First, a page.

The following paragraph is from the Peace Corps Agency Assessment Report published in June 2010. It is Recommendation #4 in the Vision Summary on page 12, and reads:
Breaking from the current mission of Peace Corps Response, assignments would be open to those who could meet qualification criteria, whether or not they had been Peace Corps Volunteers in the past. The program would place experienced and qualified individuals into assignments that draw on their specific skills and experience, with flexible time commitments.
Questions RPCVs might raise are:
Does this negate the language and cross cultural training that Volunteers receive?
Does this negate the experience that serving Volunteers gain by service that would be helpful in a crisis response?
Does this allows those who do not have the Peace Corps experience to use the “brand name” to their advantage?
How do you keep the CIA from ‘volunteering’ and using the Peace Corps as cover?
There are, of course, advantages to the relaxing of requirements. The change might bring into the Response (Crisis Corps) experienced individuals who, while they never served in the Peace Corps, did work once as missionaries (Sudan Interior Mission?) overseas, in the army’s Special Forces, teach or do research as Fulbright Scholars, or been employed by international companies such as Bechtel. These volunteers might now want to enhance their international CVs by volunteering to a county where they previously lived or want to see.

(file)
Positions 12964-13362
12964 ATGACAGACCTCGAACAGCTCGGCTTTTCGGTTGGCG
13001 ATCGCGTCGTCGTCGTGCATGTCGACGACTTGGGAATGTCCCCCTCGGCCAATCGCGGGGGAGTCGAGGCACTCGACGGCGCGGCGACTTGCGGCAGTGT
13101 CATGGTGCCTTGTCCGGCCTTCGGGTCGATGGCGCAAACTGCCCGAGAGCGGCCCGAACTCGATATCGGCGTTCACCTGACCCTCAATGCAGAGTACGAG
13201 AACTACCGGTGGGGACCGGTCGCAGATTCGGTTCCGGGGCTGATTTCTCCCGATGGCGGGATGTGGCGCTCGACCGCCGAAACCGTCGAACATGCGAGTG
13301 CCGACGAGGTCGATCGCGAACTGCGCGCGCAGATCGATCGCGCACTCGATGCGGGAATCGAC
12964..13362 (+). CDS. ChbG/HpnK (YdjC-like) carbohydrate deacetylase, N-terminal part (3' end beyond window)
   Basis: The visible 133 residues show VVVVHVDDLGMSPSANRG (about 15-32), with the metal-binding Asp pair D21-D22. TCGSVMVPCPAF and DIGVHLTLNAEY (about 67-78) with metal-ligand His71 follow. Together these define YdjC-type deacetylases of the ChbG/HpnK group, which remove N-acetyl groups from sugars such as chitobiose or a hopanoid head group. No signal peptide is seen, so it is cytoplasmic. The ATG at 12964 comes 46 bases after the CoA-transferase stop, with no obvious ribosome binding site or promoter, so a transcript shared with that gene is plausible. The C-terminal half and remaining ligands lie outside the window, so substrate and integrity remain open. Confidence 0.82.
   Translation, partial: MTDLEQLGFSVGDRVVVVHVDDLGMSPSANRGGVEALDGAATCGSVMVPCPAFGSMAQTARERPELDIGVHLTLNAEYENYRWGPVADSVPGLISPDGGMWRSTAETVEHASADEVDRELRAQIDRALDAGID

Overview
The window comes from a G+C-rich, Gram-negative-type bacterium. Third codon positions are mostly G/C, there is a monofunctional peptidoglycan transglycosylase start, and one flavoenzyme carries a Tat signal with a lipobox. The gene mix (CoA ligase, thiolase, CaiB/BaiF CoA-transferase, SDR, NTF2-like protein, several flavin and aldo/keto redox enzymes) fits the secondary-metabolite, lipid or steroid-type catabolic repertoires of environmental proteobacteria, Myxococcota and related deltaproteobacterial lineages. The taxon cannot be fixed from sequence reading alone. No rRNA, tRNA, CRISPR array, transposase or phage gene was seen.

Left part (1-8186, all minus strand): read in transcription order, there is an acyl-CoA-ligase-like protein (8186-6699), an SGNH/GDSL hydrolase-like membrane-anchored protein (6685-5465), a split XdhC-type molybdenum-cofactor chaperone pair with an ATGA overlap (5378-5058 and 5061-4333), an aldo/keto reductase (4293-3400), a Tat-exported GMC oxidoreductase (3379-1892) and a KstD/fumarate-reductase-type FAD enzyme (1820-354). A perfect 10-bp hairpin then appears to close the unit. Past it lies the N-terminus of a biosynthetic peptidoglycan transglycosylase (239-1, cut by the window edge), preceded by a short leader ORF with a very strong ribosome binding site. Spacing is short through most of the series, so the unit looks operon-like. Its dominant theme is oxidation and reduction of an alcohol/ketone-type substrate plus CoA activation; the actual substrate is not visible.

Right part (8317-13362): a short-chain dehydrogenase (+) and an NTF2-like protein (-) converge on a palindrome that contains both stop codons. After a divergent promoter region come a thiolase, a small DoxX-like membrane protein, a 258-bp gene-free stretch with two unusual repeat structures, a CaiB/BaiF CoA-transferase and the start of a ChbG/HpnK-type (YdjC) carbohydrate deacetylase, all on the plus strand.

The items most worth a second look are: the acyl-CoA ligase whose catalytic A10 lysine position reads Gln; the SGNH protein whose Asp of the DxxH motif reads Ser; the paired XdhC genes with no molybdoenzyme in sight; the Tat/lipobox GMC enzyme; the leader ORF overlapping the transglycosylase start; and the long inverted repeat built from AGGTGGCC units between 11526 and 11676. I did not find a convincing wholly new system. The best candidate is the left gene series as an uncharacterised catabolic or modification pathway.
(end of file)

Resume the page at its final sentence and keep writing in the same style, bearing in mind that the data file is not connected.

It is my understanding that later this month the Response/Crisis Corps will enact these changes in the program to allow for 3, 6, and 12 month assignments to anyone with international experience so they, too, will be able to work under the Peace Corps banner, just like us!
The only RPCV organization (at the moment) that might object to this fundamental shift in the program would be the NPCA, and they won’t, I’m sure, raise a hand to object fearing they’d put themselves on the outs with the agency, fearful, too, that they might lose future funding from the Peace Corps, and generating money to support itself has always been a problem for the NPCA.
For example, the NPCA recently announced that they had moved their offices again, this time into even smaller space, and to a higher floor, in their downtown D.C. building. It is another sure sign they are strapped for cash.
What I suggest is that the NPCA try being a virtual office with their skeleton staff working from their apartments via computers, saving the organization on rent, lights, heat, and freeing up limited funds so the NPCA would have money enough to host another fancy affair (tuxedos only please) for the card-carrying 1% alumni of the Peace Corps Family. Just a thought.
One of these days the Peace Corps is going to get the Crisis Corps/Response Corps right. Word has it that this month the agency will announce short term assignments of 3,6, 12 months and that you don’t even have to be an RPCV to serve.